Not making the trip away from the fire, however, were the family’s eight chickens.
“I spent the last 30 minutes (before evacuating) giving them buckets of water and tons of food, all the food we had – I tried to give them enough for a week,” she recalled. “Should’ve spent that time putting them in the truck.”
Although the Gehrkes appeared to keep their composure, the destruction left them almost speechless for a moment. “The fact the whole street is gone, that’s pretty crazy,” Carrie said.
Elsewhere, Rob Ingham, principal of the Foothills Adventist Elementary School, was taking stock of the long road toward a semblance of normalcy with the campus’ 1936 building leveled and the surviving two school buildings likely unusable for weeks with utilities cut off.
“Ideally we’d want to go to in-person classes as quickly as possible, because the kids need the distraction,” he said Sunday afternoon of the school’s 31 students. “But the other piece is that we have families evacuated all over. We have to wait to see when families can get back in, and what it’ll look like when they do get back in.”
Even a return to online instruction remained uncertain, as many of the electronic devices Foothills had issued students before reopening classrooms Sept. 14 were being stored on campus when the fire broke out. Also lost was much of the school’s curriculum for upper grades that was in paper form, according to Ingham.
“It’s been somewhat stunned; it’s been pretty overwhelmingly sad,” he said about the mood of parents and alumni who have contacted him during the fire. At the same time, he added, “I’ve also heard from parents, a lot of talk about how we’re family and we take care of each other and work together. As a family, we’ve been through it.”
Another person Ingham felt compelled to comfort, he recalled, was a firefighter who apologized to him for not being able to save the Foothills building.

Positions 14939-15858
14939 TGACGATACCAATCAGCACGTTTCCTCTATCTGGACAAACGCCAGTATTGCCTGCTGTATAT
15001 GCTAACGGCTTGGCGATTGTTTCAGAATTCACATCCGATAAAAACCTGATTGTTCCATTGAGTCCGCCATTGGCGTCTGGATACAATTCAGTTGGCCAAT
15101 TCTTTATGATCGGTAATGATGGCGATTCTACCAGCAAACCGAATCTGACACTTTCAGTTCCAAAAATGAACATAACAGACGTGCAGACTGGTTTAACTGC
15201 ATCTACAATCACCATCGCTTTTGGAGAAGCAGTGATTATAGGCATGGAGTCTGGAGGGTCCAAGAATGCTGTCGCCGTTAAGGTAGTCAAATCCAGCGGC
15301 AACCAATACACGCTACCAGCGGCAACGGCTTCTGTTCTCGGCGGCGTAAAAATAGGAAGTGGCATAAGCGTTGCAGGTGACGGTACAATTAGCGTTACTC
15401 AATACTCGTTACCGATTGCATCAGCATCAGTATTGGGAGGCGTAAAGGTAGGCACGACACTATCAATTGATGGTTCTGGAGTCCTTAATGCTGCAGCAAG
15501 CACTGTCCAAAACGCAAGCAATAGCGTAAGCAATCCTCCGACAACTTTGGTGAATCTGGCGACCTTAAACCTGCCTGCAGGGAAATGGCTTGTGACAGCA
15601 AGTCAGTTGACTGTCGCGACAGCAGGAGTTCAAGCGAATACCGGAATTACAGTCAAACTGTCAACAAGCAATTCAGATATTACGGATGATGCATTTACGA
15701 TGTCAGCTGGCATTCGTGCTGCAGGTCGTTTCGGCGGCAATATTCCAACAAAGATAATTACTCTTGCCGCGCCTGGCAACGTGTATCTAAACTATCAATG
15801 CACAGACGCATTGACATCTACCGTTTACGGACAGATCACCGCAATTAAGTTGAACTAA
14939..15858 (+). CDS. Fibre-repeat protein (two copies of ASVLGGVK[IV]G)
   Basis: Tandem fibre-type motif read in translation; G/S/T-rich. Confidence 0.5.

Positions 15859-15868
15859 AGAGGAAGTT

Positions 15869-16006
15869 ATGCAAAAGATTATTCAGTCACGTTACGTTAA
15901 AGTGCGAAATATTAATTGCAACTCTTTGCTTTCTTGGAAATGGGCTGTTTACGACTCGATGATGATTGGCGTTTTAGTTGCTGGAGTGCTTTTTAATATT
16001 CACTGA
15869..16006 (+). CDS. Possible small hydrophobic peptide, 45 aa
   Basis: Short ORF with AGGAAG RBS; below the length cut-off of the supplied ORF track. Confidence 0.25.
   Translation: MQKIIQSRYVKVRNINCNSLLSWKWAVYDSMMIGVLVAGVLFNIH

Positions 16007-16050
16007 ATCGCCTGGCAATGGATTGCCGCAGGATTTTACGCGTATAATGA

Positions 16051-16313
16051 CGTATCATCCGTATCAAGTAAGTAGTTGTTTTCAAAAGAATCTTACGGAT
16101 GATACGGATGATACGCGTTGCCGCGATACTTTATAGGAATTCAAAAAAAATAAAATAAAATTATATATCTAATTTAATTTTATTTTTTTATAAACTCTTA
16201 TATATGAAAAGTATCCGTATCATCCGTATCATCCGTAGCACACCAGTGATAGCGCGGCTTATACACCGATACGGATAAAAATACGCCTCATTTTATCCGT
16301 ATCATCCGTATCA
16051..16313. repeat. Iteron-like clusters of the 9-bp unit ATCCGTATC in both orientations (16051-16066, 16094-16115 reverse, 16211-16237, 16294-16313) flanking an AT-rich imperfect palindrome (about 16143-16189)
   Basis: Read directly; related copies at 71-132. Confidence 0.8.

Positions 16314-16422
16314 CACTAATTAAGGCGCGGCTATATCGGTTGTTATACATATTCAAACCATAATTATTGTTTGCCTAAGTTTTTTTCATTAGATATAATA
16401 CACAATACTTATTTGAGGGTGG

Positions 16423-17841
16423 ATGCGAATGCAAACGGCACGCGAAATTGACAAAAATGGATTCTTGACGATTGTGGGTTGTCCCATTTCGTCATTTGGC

“They felt they had it under control and then the wind kicked up,” he said. “I had a frank conversation with him – I told him we can replace a building, but we can’t replace firefighters.”
Meanwhile, the battle against the Glass Fire turned a corner at the start of its second week, as fire crews made enough progress to allow Calistoga to start welcoming residents back following a six-day evacuation.
Effective 3 p.m. Sunday, the city downgraded the evacuation order it had imposed Sept. 28 to a warning, allowing residents to return to Calistoga at their own risk. “While a potential threat to the City remains, the threat is no longer imminent,” city officials said in a Nixle alert.
Roads and streets within city limits are open and passable, and public water and sewer services were fully functional, according to the city. Electricity is currently being provided by a PG&E facility on lower Washington Street and temporary generators installed at the substation off of Highway 29. Internet and phone service have also been restored, although cell phone coverage may be spotty.
PG&E asks that customers not try to turn the gas on themselves if they do not have gas, nor try to light their pilot lights, according to spokesperson Deanna Contreras. Instead, customers should allow PG&E employees to do so for them.
Cal Fire reported 26% containment of the Glass Fire as of 7 p.m. Sunday, with the fire spreading to 64,900 acres.
Watch Now: Firefighters race to save homes from Glass Fire